This column is exclusive to Accuracy in Media
America’s veterans are killing themselves out of desperation as they wait in line for medical treatment for serious ailments. But the traitor who now calls himself “Chelsea Manning” went on a hunger strike and quickly forced the Pentagon to agree to his demands for “transgender” surgery. Bradley/Chelsea Manning, who is serving 35 years for espionage, is not alone. Defense Secretary Ashton Carter has approved an 18-page instruction manual that outlines how military men can become women, and vice versa. It appears that first-rate medical care for our service personnel will be reserved for those who want to be members of the opposite sex. This goes to show that President Obama’s “fundamental transformation” of America continues, with a dangerous focus on turning our front-line military forces into pansies and fairies.
Secretary Carter says the transgender service member who wants to “transition” to a different sex must be given the option of extended leave, depending on how long the sex-change transition takes. This means that the military service member is unavailable to perform his/her assigned duties, which limits the unit’s assigned manpower and hence mission readiness.
Consider, for example, that in the course of routine military duties, he/she could be working on nuclear weapons, assigned to the console of an underground silo with co-responsibility for launching a nuclear-tipped Intercontinental Ballistic Missile, piloting a B-2 stealth bomber or an F-35 jet fighter, or perhaps maintaining the life-support equipment so vital to airmen. But these responsibilities will now take a back seat to getting what the ACLU calls “gender affirming surgery.”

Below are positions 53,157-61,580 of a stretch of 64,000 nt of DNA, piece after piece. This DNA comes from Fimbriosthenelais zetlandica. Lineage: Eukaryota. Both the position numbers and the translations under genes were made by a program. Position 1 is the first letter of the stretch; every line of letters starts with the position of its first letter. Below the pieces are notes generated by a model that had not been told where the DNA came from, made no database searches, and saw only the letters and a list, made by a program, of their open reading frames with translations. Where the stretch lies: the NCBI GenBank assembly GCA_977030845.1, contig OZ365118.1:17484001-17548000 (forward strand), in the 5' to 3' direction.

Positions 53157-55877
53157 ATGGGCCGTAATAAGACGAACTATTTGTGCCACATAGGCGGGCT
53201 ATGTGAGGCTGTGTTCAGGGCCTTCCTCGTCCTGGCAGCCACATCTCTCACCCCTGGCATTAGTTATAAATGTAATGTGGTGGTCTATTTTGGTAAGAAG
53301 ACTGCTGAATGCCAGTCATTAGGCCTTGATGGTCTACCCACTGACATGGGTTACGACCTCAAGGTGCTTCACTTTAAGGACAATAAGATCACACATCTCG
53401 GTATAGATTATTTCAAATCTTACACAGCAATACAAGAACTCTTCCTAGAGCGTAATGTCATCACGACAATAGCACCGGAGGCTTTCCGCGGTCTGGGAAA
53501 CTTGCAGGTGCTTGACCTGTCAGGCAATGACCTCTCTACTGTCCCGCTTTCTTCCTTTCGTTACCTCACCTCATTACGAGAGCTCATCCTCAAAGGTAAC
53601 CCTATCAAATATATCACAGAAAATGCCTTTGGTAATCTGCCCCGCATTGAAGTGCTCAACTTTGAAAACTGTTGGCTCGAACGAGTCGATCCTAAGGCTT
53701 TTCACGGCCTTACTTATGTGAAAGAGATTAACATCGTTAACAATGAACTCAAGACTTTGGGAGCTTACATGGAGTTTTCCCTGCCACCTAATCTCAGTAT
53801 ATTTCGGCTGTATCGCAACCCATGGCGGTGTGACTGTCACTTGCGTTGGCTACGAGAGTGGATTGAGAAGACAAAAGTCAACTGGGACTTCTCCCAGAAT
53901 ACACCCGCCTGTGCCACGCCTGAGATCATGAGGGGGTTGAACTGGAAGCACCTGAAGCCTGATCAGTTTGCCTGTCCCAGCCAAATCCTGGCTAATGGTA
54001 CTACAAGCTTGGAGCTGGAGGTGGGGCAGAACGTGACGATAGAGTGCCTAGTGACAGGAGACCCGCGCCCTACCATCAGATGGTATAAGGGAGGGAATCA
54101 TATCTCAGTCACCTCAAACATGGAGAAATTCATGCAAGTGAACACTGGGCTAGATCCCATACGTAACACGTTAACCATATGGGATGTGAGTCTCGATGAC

In addition to taking time off to get surgery and recuperate, there is yet another significant problem. Dr. Paul R. McHugh, former psychiatrist in chief at Johns Hopkins Hospital, points out that a person who undergoes this kind of surgery is left with an underlying “mental disorder” that could lead to grim psychological outcomes.
The suicide rate among veterans is currently estimated at 22 per day, or roughly 8,000 per year. But Dr. McHugh reports that a Swedish study found that, for the 10-year period after having the surgery, the transgendered began to “experience increasing mental difficulties,” and “their suicide mortality rose almost 20-fold above the comparable non-transgender population.”
We are likely to see similar problems as a result of the Obama administration’s earlier decision to promote homosexuals in the military. Peter LaBarbera, president of Americans for Truth about Homosexuality, cites evidence in the AIM special report, “Refuting Media Myths of the Homosexual-Transgender Agenda,” that increased problems of mental health and distress are associated with this particular lifestyle.
At the same time, this lifestyle presents a potential threat to others, because the administration seems to be in the process of lifting the ban on gay blood donations. Blood donated by homosexuals to the blood supply could infect everyone, both civilian and military members. On the battlefield, wounded soldiers could be exposed to the AIDS virus or several other diseases. The blood is risky because of the fact that male homosexuals in particular are notorious disease carriers. For example, as LaBarbera notes, in 2011 an astonishing 94 to 95 percent of new HIV cases among males ages 13 to 24 were linked to MSM (Men who have Sex with Men). Syphilis, too, has become endemic to MSM.